It’s been over a week since Alex has made any significant mistakes, so I hereby declare him POTTY TRAINED.
If you, gentle reader, are the parent of a recently potty-trained child, you will know the mix of delight, amazement, and exhaustion I’m feeling right now. Delight, because I don’t have to change his nappies any more. Amazement, because I see now what a fundamentally unnatural thing Alex has achieved. And exhaustion because potty training is hard work for a parent as well as a child.
If you are the parent trying to, or contemplating trying to potty train, a child, I know how you feel too. Curious, right? I used to read potty training books and websites, looking for some magic formula that would make the effort easier. Well, sadly, there is no universal magic formula, but let me tell you how we did it.
If you’re not a parent, you’ll have to find your own motivation to read this.
So how did we do it?
For almost a year, we tried rewarding Alex’ use of the potty with little toy cars, stickers, any little titbit that might get him interested in the process. Although I felt at the time that this effort was wasted – his success was sporadic at best – I have realised that this long run-up laid the groundwork for the present success. First of all, it clued him into the fact that potty training was a fertile area for rewards, and secondly, it started him working on his bladder control.
It did not, however, convince him to be clean and dry. None of the trinkets on offer were worth the effort of managing his wastes himself instead of lying there while we did it. Not even the thrill of “big boy underwear”, just like Dada’s was enough. So we found two things that he loves best, and used them as levers.
First of all, Alex is a very social boy. He thrives on interpersonal interaction, and values approval very highly. (I’d worry more about how this will leave him prey to peer pressure if he weren’t also stubborn as a mule.) So when his grandparents Sutherland started in on how important potty training was on his first overnight visit to their house, he began to realise that people in general were keen on the endeavour. I think he felt Martin and I were eccentrically obsessed before then. This social awareness also allowed us to use praise as a reward, and mild shunning as a penalty for failure (particularly poo failure).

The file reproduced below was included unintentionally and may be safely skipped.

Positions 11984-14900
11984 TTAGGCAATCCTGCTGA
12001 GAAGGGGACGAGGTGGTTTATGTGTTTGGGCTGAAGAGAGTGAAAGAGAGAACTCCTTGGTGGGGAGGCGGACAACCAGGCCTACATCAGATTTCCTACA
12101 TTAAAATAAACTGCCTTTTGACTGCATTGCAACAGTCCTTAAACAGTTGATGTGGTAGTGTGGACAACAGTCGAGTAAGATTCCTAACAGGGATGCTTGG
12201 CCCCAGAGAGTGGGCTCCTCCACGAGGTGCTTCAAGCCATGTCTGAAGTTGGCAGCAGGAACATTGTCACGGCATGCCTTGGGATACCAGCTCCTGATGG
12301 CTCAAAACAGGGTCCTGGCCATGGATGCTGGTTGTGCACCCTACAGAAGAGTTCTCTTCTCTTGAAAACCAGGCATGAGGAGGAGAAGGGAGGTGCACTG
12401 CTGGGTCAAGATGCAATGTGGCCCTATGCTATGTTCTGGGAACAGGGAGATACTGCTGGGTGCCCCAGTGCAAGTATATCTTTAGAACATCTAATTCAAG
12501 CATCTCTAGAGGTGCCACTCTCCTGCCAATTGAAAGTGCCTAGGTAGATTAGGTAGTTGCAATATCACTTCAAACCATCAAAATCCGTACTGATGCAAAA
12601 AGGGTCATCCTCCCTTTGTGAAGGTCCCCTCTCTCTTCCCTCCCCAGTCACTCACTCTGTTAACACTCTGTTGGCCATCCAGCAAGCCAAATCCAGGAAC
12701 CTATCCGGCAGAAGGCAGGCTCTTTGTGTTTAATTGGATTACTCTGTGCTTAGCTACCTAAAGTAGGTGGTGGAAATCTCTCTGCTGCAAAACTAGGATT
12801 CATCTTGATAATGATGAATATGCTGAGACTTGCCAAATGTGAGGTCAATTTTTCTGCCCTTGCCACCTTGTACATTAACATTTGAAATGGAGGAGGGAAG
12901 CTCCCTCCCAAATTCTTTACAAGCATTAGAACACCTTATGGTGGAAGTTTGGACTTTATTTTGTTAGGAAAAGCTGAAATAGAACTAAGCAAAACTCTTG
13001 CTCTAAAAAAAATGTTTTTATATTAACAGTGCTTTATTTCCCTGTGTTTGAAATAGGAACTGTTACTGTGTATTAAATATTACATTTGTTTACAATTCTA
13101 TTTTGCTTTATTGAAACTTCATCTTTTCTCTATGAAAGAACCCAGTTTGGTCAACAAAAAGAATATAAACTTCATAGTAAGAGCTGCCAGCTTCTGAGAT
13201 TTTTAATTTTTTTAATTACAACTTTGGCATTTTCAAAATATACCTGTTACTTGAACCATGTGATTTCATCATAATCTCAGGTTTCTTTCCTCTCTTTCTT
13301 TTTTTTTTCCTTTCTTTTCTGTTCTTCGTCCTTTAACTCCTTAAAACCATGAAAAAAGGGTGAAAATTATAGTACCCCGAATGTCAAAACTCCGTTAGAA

The second lever we had on him was gaming. Alex loves Playstation and GameCube games. Even PC games, or the Flash games on the CBeebies website, can captivate him for however long we allow him to play them. So we started changing the rules. First, he couldn’t play anything until he peed in the potty once in the day. Once he was reliably peeing first thing, then he could only play until he was wet or dirty, then they went off until he asked to go to the potty and produced somthing, then on until the next mistake, etc. Finally, they were off after a mistake, with no reprieve.
It all took a week or two from the visit to his grandparents’ to being always dry. But poo was still a consistent problem. Then his grandma Foley came over and reinforced the social leverage about stinky poo. So instead of messing his underwear, he clenched. Like a drug smuggler refusing to produce the evidence for the customs officer, he simply held it all in. And we held our breath – would he ask to go to the potty when the peristalsis was too strong to overcome? Or would he let it all out?
He asked to go to the potty. And there was much rejoicing.
Now I’m trying to roll back universal games access, since I don’t actually want him to turn into a couch potato, even one with excellent bladder and bowel control. But I’m also so proud of my boy that I’m rolling it back gently…